Haxan: Witchcraft Through the Ages (Blu-ray)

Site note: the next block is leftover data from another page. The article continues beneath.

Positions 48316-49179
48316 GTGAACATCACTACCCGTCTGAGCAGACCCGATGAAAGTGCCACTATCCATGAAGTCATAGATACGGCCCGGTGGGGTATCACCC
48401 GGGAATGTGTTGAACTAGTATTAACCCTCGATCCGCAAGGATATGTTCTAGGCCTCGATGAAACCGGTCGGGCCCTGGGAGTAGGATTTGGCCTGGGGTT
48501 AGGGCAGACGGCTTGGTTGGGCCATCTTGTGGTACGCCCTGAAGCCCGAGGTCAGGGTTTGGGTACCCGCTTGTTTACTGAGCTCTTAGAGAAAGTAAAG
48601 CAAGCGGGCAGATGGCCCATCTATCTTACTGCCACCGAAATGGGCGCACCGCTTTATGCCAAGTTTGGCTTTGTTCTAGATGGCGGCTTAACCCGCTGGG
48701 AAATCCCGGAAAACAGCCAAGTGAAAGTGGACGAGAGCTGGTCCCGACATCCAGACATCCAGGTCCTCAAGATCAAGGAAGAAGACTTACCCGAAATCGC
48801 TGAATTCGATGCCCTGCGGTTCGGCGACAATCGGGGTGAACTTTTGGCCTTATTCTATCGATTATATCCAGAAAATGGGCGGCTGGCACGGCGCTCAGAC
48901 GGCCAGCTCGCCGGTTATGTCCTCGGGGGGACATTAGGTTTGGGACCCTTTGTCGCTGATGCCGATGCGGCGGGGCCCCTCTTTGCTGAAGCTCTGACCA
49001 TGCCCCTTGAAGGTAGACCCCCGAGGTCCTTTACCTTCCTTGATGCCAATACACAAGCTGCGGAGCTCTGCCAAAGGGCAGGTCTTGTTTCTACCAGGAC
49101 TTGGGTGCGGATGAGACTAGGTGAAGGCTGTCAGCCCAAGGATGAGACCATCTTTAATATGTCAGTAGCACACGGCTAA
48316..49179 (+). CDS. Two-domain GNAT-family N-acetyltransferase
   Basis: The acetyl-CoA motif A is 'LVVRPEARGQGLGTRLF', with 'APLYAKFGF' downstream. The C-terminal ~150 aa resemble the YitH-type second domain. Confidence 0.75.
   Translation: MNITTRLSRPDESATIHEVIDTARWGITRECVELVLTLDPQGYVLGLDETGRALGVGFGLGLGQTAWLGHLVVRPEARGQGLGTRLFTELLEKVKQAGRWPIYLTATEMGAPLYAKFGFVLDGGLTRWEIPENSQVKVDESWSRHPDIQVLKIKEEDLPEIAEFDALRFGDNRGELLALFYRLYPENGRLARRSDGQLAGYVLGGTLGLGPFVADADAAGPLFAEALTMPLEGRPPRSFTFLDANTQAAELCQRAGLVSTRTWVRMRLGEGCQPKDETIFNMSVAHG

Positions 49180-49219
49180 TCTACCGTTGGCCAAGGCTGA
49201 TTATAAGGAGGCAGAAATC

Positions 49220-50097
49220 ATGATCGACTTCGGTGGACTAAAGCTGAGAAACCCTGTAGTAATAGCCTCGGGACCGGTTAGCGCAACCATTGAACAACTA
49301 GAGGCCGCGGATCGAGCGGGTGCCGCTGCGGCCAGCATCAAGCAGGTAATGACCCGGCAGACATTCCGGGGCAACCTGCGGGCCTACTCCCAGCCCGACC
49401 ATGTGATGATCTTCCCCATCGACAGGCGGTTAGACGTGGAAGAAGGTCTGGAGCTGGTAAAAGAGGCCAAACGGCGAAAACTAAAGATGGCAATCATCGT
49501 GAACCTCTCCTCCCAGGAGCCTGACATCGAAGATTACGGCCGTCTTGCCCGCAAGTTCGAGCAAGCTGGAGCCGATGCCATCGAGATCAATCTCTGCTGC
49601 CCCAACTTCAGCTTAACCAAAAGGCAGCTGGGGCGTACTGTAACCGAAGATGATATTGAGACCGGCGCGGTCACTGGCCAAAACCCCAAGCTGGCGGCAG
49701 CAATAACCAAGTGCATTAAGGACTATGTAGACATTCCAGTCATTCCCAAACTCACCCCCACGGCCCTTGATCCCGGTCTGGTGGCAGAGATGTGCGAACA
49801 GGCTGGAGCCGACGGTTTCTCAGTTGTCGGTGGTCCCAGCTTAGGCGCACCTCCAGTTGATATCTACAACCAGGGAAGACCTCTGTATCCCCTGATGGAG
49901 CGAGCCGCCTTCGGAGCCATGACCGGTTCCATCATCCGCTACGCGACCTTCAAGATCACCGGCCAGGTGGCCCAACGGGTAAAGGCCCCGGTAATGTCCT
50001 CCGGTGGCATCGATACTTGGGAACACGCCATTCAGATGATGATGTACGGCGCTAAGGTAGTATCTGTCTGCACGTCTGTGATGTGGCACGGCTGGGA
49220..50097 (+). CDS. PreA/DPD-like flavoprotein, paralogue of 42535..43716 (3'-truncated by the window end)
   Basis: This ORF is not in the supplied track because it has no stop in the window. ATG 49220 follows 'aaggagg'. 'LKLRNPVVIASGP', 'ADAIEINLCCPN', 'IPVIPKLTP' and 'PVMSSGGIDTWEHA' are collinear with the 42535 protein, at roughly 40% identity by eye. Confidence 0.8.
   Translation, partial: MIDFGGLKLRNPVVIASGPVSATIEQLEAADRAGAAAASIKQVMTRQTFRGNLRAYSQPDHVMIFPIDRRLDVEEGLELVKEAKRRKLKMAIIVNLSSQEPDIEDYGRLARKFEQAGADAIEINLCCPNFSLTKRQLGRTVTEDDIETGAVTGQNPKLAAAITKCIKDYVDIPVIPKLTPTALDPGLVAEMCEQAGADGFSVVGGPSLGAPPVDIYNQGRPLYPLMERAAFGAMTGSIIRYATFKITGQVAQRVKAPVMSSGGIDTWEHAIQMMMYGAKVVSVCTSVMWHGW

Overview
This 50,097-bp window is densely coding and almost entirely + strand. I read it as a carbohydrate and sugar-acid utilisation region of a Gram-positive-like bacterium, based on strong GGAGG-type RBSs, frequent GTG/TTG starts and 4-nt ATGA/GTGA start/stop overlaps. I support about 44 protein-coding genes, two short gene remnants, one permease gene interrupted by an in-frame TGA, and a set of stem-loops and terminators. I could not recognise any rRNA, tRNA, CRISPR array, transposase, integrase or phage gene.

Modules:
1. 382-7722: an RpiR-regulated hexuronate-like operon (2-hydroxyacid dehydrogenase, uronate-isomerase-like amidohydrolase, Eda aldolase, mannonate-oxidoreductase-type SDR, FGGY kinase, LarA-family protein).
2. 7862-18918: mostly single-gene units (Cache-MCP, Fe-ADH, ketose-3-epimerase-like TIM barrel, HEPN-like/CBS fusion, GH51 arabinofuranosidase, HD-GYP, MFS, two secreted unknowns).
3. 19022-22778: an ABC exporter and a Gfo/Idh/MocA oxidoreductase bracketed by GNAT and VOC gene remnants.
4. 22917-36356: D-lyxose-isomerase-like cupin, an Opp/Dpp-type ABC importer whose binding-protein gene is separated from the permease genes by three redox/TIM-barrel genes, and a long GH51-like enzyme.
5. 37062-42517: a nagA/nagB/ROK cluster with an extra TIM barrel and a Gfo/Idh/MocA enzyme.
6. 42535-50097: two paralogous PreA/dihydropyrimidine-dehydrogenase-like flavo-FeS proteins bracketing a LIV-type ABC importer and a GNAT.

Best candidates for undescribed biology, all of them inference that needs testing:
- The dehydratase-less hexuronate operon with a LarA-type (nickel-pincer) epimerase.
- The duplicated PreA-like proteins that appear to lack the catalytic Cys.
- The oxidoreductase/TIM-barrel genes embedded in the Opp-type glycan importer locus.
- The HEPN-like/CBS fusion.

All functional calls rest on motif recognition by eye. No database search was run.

Demonic possession, inquisitional , ritual orgies, and fair maidens losing their virginity to the Devil -- All these are featured in Haxan: Witchcraft Through the Ages, a one-of-a-kind "documentary" just as shocking today as it was in 1922. Its genesis began in 1919, when Benjamin Christensen, a filmmaker often referred to as the "D.W. Griffith of Denmark", discovered the Malleus Malefic arum, a 15th century manual on capturing witches, in a bookstore. Convinced that witches still existed, the director set out to expose their persecution from medieval times to the present day. Christensen procured funding from a Swedish production company with the guarantee that he would have complete creative freedom. The director then assembled the best craftspeople and technicians possible, resulting in the most expensive Scandinavian film of its day. Unwilling to compromise, Christensen included massive amounts of nudity and gore unseen in any other film of the silent era. Audacious scenes include naked witches cavorting around a bonfire and a baby, supposedly drained of its blood, being tossed into a stew pot, all lorded over by Satan himself (played by Christensen.) Other sequences feature groundbreaking uses of optical effects and stop-motion animation. Haxan was banned for decades due to its graphic imagery and anti-religious themes. Regardless, its influence can be seen in the works of filmmakers such as Luis Buuel, Carl Theodor Dreyer, and Val Lewton. Christensen himself subsequently moved to Hollywood and worked for MGM and Warner Brothers, directing the horror films Mockery (1927; starring Lon Chaney) and Seven Footprints to Satan (1929).